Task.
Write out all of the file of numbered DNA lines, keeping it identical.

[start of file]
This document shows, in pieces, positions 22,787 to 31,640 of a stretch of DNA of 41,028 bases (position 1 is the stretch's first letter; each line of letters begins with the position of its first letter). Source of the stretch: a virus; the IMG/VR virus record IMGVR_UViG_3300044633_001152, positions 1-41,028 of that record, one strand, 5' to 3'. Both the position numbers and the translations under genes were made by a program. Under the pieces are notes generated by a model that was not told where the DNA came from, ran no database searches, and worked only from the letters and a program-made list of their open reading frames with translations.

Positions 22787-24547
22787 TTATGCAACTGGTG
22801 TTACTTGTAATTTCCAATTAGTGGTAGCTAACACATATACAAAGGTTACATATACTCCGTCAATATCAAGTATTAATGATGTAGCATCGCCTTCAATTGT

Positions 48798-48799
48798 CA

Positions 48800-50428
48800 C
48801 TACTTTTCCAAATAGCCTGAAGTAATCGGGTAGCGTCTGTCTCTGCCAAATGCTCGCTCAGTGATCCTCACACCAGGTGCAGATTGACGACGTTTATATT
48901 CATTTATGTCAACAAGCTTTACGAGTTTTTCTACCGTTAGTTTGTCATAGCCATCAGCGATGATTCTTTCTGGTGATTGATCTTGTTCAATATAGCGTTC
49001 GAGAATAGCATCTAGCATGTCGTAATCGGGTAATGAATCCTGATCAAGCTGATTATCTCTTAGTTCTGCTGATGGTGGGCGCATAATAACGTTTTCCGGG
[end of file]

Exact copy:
This document shows, in pieces, positions 22,787 to 31,640 of a stretch of DNA of 41,028 bases (position 1 is the stretch's first letter; each line of letters begins with the position of its first letter). Source of the stretch: a virus; the IMG/VR virus record IMGVR_UViG_3300044633_001152, positions 1-41,028 of that record, one strand, 5' to 3'. Both the position numbers and the translations under genes were made by a program. Under the pieces are notes generated by a model that was not told where the DNA came from, ran no database searches, and worked only from the letters and a program-made list of their open reading frames with translations.

Positions 22787-24547
22787 TTATGCAACTGGTG
22801 TTACTTGTAATTTCCAATTAGTGGTAGCTAACACATATACAAAGGTTACATATACTCCGTCAATATCAAGTATTAATGATGTAGCATCGCCTTCAATTGT

Positions 48798-48799
48798 CA

Positions 48800-50428
48800 C
48801 TACTTTTCCAAATAGCCTGAAGTAATCGGGTAGCGTCTGTCTCTGCCAAATGCTCGCTCAGTGATCCTCACACCAGGTGCAGATTGACGACGTTTATATT
48901 CATTTATGTCAACAAGCTTTACGAGTTTTTCTACCGTTAGTTTGTCATAGCCATCAGCGATGATTCTTTCTGGTGATTGATCTTGTTCAATATAGCGTTC
49001 GAGAATAGCATCTAGCATGTCGTAATCGGGTAATGAATCCTGATCAAGCTGATTATCTCTTAGTTCTGCTGATGGTGGGCGCATAATAACGTTTTCCGGG